• Only comparable-level courses that appear on a student’s official transcript with a grade of C- or better will be transferred.
  • Course work taken at non-accredited institutions cannot be transferred to the seminary.
  • An official transcript evaluation incurs a charge of $20 per official transcript evaluated. This fee is not refundable.

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Transfer Policies

Undergraduate Transfer Policies

Course work completed at other institutions and applied toward any program at Southeastern is subject to certain conditions. The Registrar can provide additional information about other institutions and the college’s interaction with these institutions.

Course work must be complementary to the course requirements and overall purposes of Southeastern’s degree program as determined by the Registrar. In general, course descriptions, material covered, and assignments given must reasonably correspond to the complementary course at Southeastern for credit to be transferred.

Course work must be from a school whose accreditation is commonly recognized by similar institutions in this region. The College at Southeastern is accredited by SACS. Other accrediting agencies are reviewed on a case-by-case basis. To verify the accreditation of an institution, contact its Registrar. The student may be asked to provide a copy of the transfer institution’s academic catalog.

Only college-level courses that appear on a student’s official transcript with a grade of C or better will be transferred.

Course work taken at non-accredited institutions cannot be transferred to the college.

Official transcripts showing completed coursework from the other institution(s) must be submitted to the Registrar’s Office before a student’s final semester in order for those credits to be transferred into SEBTS. Students cannot transfer in credits from other institutions during the final semester at Southeastern.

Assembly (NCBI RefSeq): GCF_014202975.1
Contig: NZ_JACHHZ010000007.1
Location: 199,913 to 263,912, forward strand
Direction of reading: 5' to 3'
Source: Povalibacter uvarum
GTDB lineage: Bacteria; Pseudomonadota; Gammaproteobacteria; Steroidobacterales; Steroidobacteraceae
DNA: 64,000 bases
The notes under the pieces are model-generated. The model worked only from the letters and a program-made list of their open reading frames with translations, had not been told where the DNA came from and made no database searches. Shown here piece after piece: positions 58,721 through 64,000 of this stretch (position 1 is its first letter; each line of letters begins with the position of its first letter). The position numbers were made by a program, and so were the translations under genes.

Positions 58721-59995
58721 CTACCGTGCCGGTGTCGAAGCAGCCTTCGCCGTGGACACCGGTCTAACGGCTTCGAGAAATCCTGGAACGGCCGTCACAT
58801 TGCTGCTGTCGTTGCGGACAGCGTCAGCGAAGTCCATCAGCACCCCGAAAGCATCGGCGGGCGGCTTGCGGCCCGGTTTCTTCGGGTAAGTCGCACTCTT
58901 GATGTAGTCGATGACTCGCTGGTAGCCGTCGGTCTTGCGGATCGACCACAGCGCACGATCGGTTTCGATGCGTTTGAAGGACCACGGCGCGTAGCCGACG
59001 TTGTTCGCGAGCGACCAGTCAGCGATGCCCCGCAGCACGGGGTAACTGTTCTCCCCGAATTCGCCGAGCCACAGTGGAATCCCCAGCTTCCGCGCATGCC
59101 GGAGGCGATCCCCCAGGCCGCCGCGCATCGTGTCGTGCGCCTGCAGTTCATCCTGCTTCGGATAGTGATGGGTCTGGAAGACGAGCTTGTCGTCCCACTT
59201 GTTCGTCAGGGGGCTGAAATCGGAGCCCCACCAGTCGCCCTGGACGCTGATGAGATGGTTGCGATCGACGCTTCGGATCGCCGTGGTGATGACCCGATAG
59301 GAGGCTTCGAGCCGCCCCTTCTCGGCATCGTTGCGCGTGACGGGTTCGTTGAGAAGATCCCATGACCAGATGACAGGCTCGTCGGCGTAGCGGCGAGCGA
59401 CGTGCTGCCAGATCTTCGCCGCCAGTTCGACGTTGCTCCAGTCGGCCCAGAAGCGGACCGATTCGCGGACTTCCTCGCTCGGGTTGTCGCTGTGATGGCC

Concurrent Enrollment
Once a student has enrolled as a student at Southeastern, the student should not enroll at another academic institution without permission from the college. A student who desires to take classes from another regionally accredited institution for the purpose of transferring credit to Southeastern while concurrently enrolled at Southeastern must have prior approval of the student’s faculty adviser, the Dean of the College, and the Registrar. To initiate the approval process, the student should complete a Transfer Request Form available from the Registrar. The student should be prepared to provide all pertinent information regarding the transfer course in question. Except in rare circumstances, students will not be permitted to enroll in transfer courses if the course in question is offered in the same term by The College at Southeastern. Consult the Academic section for additional information.